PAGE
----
What can Gov. Tony Evers get done? That’s a question on many people’s minds. I hope Evers accomplishes much more than I predict here. I support him. But this column is a practical assessment, reflecting the limitations Evers will face with Republicans in control of the Legislature.

To figure out what Evers can accomplish, we must first examine what Evers can do with his power as governor that the Legislature cannot undo.

One of Evers’ biggest opportunities will be to stop gerrymandering in 2021, following the 2020 Census. We will have fairer maps for 2022, but the 2020 legislative elections will be conducted with the current legislative maps. There are many unanswered questions as to who will draw the maps if the Legislature and governor cannot agree on one map, which is a strong likelihood.

Drawing new maps will likely depend on a court, but which ones—the State Supreme Court or a federal judge? More likely, a three judge panel will consider the maps, but then the question becomes which federal judge panel? Can you spell lawyers and lawsuits? I would trust a three judge federal panel, but a perfect solution would be for both parties to agree to adopting an “Iowa” solution and take the map drawing out of the hands of the Legislature and give it to a nonpartisan person or body.

Evers will be able to use his veto power (so long as the Legislature lacks a two-thirds majority to override his veto) to stop any more of the Scott Walker agenda. Evers will also be able to restore reliance on science within the Department of Natural Resources. He will be able govern nearer the political center as did Walker’s 12 predecessors. Hopefully, Walker’s extreme partisan style of governing will prove an aberration.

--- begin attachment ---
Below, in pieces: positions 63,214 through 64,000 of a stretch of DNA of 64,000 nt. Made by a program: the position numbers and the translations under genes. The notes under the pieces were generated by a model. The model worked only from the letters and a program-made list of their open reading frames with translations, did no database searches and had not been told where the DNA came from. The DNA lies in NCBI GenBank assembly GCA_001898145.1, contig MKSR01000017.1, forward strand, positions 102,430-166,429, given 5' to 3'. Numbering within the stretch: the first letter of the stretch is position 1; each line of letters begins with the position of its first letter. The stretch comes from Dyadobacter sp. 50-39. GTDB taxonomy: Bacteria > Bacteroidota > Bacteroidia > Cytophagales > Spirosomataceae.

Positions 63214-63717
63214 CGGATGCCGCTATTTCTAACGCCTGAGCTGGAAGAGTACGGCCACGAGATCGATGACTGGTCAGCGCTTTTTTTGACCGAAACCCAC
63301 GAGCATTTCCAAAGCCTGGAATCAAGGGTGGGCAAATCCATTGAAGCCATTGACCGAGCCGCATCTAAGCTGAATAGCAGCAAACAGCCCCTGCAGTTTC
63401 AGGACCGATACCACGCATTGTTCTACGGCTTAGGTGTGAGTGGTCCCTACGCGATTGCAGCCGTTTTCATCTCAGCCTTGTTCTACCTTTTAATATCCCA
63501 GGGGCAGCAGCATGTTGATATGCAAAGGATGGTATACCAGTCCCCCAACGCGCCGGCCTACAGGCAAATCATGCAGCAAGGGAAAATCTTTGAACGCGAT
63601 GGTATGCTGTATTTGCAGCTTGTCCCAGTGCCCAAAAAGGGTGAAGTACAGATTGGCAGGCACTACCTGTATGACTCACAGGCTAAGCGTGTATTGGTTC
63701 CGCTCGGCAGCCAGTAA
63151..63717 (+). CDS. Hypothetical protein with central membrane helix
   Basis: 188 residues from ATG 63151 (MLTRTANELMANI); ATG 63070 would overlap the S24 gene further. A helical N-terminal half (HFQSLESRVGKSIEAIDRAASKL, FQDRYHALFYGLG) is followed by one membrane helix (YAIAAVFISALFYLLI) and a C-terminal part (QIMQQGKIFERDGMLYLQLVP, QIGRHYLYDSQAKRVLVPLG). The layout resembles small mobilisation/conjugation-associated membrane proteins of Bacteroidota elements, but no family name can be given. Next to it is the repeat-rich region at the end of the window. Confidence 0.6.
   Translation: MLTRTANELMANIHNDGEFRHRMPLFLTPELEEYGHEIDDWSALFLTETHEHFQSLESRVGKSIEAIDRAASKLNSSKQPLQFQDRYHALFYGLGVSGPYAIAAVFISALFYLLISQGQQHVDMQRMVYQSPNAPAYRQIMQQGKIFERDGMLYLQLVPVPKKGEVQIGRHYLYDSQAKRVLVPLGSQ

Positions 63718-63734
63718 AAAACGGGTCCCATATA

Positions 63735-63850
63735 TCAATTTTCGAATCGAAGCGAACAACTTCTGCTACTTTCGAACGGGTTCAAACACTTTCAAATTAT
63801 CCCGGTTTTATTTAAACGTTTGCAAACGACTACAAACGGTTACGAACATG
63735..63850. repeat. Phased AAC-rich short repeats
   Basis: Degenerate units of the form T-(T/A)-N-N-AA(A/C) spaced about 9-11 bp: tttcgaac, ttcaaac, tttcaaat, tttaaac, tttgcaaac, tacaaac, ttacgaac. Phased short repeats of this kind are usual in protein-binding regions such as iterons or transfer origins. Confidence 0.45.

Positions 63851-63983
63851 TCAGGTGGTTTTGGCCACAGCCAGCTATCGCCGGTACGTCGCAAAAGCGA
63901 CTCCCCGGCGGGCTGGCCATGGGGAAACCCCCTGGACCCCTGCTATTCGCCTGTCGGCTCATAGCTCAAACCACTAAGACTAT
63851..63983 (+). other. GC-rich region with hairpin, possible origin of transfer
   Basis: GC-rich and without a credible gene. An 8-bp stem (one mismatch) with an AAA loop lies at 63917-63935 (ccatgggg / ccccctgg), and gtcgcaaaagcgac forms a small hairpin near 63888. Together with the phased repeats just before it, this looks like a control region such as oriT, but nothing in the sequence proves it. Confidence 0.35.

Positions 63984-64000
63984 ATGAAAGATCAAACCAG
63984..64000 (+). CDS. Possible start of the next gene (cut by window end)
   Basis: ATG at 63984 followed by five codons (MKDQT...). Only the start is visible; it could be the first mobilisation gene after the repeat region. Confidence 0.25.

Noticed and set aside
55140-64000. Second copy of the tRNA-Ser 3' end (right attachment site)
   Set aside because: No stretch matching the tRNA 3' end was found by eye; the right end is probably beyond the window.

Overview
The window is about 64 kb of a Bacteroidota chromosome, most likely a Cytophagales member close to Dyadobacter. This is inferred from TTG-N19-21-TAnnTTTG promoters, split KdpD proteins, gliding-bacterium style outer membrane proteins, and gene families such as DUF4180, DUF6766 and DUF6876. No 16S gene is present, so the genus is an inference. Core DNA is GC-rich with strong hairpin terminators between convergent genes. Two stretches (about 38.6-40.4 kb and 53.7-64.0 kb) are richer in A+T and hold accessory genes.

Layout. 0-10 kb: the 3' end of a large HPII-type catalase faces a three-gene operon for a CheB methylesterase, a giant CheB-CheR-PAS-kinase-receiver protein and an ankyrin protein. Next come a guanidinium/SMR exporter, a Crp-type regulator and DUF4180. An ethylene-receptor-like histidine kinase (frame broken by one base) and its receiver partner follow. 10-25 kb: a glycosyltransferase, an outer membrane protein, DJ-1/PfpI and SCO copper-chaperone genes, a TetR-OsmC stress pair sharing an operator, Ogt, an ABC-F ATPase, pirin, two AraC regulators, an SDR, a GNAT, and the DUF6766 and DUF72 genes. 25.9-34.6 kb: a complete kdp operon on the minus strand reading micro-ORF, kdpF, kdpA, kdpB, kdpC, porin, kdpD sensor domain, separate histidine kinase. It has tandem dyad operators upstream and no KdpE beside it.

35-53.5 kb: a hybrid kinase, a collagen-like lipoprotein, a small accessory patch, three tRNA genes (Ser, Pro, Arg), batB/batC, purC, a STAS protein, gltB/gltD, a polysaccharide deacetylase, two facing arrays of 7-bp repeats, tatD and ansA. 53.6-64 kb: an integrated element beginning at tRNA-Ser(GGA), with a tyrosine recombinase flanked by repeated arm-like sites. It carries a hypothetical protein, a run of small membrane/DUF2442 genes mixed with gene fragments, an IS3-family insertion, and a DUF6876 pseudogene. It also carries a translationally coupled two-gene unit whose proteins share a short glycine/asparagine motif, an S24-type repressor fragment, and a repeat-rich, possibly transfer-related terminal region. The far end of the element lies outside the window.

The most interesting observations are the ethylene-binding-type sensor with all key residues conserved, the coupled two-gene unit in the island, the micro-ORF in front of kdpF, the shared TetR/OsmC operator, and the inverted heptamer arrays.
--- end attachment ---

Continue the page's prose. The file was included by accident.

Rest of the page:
While a Republican-controlled Legislature will limit Evers, he and Republicans can work together on several initiatives, including increased funding for our roads and other infrastructure. There’s also the possibility of prison reforms, and Evers could find help on both infrastructure and prison reform from former Gov. Tommy Thompson who has spoken publicly in favor of both. Both parties could agree, too, on increased aid for public schools.

However, it’s unlikely Evers will accomplish any significant reversal of the core Republican changes made in the past eight years, such as most of Act 10, gun laws, John Doe changes, abolishment of the Government Accountability Board (unless a legislative scandal exposes this horrible action) and right-to-work laws. Evers will also have a hard time reversing the damage to the UW System because of spending cuts. He’ll have a tough time, too, paying for middle-class tax cuts by reducing Walker’s tax cuts for upper-income residents, agriculture and manufacturing.

It’s not clear yet whether Evers will be able to accept the federal Medicaid dollars that Walker has turned down since 2014. This has cost Wisconsin $1 billion so far. It’s possible the Legislature would agree to accepting the federal funds to balance the state budget and/or in exchange for Evers not vetoing an item the Legislature wants. Other expansions of health care coverage, including for pre-existing conditions and Planned Parenthood, are also a possibility.

Of course, there’s always a wild card to consider. If the past is a prologue, there are some big issues and challenges for every new governor that are not known or being discussed at the start of his term (or “her” in many other states). These wild cards inevitably alter expectations for what can or can’t be accomplished. Stay tuned.

Tim Cullen is a former state senator, Democratic majority leader and secretary of the Department of Health and Social Services. He is currently chairman of the Board for Common Cause Wisconsin.

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